Potent methane plumes have been detected in a key coal mining district in Australia, one of the world’s biggest exporters of the commodity, underscoring the fossil fuel’s role in exacerbating climate change. https://www.bloomberg.com/news/articles/2021-07-21/methane-leaks-detected-by-australia-s-coal-mines  (22 July 2021)


India-Bangladesh Threats to Meghna river basin ecosystem Meghna river basin, shared by Bangladesh & India, has 29 transboundary rivers originating in India which flow through Bangladesh. It directly supports life & livelihoods of over 50 m people in Bangladesh & India including Khasi, Garo & Jaintia communities. https://thefinancialexpress.com.bd/views/threats-to-meghna-river-basin-ecosystem-a-wake-up-call-for-bangladesh-india-1627142147  (24 July 2021)

Pakistan WAPDA Colony flooded in Thore Valley after heavy rainfall. The colony was established to house people working on Diamer-Bhasha Dam project. Building damaged extensively. Local journalists are blaming wrong site selection for the destruction. https://twitter.com/pamirtimes/status/1417731670351007744?s=20 (21 July 2021) Flood enters the newly constructed building of WAPDA Colony in Thor area of Diamer. https://www.facebook.com/watch/?v=1197995747371442  (20 July 2021)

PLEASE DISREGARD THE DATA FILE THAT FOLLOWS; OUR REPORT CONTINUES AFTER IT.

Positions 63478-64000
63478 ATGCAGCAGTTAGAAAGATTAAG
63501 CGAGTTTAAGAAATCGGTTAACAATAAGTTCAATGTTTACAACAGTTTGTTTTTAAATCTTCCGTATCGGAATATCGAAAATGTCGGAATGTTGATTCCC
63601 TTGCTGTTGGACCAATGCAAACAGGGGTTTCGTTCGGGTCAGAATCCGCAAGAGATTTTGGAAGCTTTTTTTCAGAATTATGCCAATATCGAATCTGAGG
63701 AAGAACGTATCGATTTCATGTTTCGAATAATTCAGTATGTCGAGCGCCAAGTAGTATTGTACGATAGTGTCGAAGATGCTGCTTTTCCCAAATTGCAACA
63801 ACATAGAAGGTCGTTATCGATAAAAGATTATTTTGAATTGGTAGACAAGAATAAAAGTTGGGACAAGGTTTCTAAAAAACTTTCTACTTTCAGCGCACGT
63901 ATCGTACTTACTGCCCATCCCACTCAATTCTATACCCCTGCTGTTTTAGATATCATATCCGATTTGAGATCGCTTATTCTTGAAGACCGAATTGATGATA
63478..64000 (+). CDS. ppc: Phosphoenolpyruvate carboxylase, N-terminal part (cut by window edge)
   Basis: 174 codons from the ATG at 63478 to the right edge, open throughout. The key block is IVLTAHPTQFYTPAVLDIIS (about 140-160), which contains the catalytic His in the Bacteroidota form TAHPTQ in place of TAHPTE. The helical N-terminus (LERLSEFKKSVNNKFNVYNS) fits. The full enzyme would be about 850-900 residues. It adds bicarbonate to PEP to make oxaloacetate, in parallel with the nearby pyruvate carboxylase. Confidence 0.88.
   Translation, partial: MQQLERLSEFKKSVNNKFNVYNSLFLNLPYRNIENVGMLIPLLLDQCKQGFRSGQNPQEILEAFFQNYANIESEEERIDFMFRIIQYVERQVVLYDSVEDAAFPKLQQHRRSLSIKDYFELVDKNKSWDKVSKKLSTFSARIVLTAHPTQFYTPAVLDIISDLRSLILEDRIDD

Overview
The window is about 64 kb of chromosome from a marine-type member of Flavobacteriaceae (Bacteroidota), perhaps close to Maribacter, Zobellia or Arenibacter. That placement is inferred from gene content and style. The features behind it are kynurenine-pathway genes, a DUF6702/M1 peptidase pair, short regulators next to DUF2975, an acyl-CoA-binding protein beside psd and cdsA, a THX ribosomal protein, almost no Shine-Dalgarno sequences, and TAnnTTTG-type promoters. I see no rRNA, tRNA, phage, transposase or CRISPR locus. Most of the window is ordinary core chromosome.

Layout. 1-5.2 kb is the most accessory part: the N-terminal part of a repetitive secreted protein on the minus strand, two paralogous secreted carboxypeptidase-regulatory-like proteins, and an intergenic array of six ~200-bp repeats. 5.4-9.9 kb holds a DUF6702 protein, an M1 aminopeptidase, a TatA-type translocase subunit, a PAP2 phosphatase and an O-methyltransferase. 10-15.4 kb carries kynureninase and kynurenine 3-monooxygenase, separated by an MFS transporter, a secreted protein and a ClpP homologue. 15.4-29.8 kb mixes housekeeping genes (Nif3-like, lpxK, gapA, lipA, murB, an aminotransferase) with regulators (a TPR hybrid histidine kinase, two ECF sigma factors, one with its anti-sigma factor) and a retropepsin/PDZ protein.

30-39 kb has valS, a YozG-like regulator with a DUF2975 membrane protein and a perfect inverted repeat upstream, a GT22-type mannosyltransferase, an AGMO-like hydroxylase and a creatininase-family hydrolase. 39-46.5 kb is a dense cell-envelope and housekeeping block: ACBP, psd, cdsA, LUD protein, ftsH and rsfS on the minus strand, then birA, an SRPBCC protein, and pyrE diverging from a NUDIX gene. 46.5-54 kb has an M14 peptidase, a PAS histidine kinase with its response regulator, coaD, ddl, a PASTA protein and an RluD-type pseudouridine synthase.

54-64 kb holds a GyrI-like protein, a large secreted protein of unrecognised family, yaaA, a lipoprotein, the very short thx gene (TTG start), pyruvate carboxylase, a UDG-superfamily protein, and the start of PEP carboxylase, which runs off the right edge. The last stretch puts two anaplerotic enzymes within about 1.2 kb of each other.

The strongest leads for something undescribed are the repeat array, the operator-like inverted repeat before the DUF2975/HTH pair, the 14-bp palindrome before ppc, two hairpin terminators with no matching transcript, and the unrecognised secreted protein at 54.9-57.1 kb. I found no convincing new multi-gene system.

Rawalpindi faces acute water shortage Pakistan’s Rawalpindi is facing a water shortage as the city’s groundwater level continues to deplete amid sweltering heat. The crisis also increased due to water shortage in the Rawal and Khanpur dams as they touched the dead level causing water shortage in one of major cities of Pakistan, according to a report by Express Tribune.

The citizens of Rawalpindi continue to face difficulties as the gap grows between water supply and demand. This has also led to a thriving water tanker business in the city with one tanker selling at PKR 3,000 to PKR 4,000. Out of the 460 tubewells which are functioning under the Water and Sanitation Agency (WASA), three of them have halted extracting water from 350 feet underground. The pressure of water which was being supplied from the 600 feet deep tubewells has also declined. https://www.hindustantimes.com/world-news/rawalpindi-faces-acute-water-shortage-amid-scorching-heat-report-101627223327702.html  (25 July 2021)

Villages access to water no guarantee of safety Villagers in coastal Sindh either have too much water or too little; sample tests reveal most of it is unfit for drinking. https://www.thethirdpole.net/en/pollution/water-supply-pakistan-sindh/  (22 July 2021)